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Title: Performance assessment of biofuel production via biomass fast pyrolysis and refinery technologies
Author: Shemfe, Mobolaji B.
ISNI:       0000 0004 5915 6173
Awarding Body: Cranfield University
Current Institution: Cranfield University
Date of Award: 2016
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Biofuels have been identified as one of several GHG emission strategies to reduce the use of fossil fuels in the transport sector. Fast pyrolysis of biomass is one approach to producing second generation biofuels. The bio-oil product of fast pyrolysis can be upgraded into essential gasoline and diesel range products with conventional refinery technologies. Thus, it is important to assess their techno- economic and environmental performance at an early stage prior to commercialisation. This research was conducted with the goal of evaluating and comparing the techno-economic and environmental viability of the production of biofuels from fast pyrolysis of biomass and upgrading of bio-oil via two refinery technologies, viz. hydroprocessing and zeolite cracking. In order to achieve this aim, process models of fast pyrolysis of biomass and bio-oil upgrading via hydroprocessing and zeolite cracking were developed. The fast pyrolysis model was based on multi-step kinetic models. In addition, lumped kinetic models of the hydrodeoxygenation reactions of bio-oil were implemented. The models were verified against experimental measurements with good prediction and formed the foundation for the development of a 72 t/day fast pyrolysis plant model in Aspen Plus®. Several strategies were proposed for the two pathways to enhance energy efficiency and profitability. All in all, the results revealed that the hydroprocessing route is 16% more efficient than the zeolite cracking pathway. Moreover, the hydroprocessing route resulted in a minimum fuel selling price of 15% lower than that from the zeolite cracking pathway. Sensitivity analysis revealed that the techno-economic and environmental performance of the both pathways depends on several process, economic and environmental parameters. In particular, biofuel yield, operating cost and income tax were identified as the most sensitive techno-economic parameters, while changes in nitrogen feed gas to the pyrolysis reactor and fuel yield had the most environmental impact. It was concluded that hydroprocessing is a more suitable upgrading pathway than zeolite cracking in terms of economic viability, energy efficiency, and GHG emissions per energy content of fuel produced.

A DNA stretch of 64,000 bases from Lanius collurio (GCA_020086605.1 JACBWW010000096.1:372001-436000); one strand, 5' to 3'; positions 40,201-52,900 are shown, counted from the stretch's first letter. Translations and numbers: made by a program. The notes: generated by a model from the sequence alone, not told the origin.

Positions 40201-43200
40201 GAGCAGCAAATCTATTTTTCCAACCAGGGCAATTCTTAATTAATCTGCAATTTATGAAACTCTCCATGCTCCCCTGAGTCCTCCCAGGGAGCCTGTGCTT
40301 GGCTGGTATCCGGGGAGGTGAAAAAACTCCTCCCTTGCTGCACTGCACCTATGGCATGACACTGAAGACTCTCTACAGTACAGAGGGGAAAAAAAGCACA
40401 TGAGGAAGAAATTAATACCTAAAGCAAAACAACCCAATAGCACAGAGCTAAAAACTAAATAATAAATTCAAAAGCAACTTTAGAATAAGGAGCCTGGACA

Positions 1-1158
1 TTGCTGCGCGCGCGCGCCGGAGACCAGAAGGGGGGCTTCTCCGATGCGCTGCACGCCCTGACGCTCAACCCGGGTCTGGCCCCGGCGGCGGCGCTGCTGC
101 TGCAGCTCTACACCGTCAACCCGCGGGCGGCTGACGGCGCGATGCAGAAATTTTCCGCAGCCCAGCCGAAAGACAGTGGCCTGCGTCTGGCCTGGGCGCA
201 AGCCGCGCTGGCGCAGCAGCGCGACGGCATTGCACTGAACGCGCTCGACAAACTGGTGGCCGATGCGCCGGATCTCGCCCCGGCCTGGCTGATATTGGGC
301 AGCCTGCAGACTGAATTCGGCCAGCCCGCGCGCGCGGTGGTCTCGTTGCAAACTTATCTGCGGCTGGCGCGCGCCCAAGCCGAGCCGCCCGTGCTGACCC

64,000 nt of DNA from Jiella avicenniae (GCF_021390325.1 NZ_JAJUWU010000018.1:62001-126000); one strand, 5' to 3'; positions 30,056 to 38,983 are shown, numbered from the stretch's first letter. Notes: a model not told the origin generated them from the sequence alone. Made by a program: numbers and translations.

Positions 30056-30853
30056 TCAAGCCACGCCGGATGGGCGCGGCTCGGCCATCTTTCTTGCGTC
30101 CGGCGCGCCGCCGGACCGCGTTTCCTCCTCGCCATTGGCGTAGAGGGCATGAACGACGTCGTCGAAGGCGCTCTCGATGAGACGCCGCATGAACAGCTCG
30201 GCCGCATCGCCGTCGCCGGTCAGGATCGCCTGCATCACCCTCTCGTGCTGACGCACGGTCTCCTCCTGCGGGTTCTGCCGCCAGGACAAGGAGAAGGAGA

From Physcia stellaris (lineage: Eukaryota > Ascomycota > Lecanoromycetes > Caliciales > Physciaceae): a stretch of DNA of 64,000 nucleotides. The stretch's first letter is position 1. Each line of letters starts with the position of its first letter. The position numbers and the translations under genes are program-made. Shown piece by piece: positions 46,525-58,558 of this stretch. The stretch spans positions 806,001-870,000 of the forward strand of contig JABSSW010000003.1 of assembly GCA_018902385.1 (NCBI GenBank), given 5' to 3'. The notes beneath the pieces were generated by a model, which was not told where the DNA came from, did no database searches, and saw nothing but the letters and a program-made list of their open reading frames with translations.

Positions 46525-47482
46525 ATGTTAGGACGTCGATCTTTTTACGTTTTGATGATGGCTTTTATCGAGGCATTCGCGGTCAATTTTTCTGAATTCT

Supervisor: Fidalgo, Beatriz ; Longhurst, Philip Sponsor: Not available
Qualification Name: Thesis (Ph.D.) Qualification Level: Doctoral
EThOS ID:  DOI: Not available
Keywords: Process modelling ; Techno-economic analysis ; Life cycle analysis ; Biofuel ; Biorefining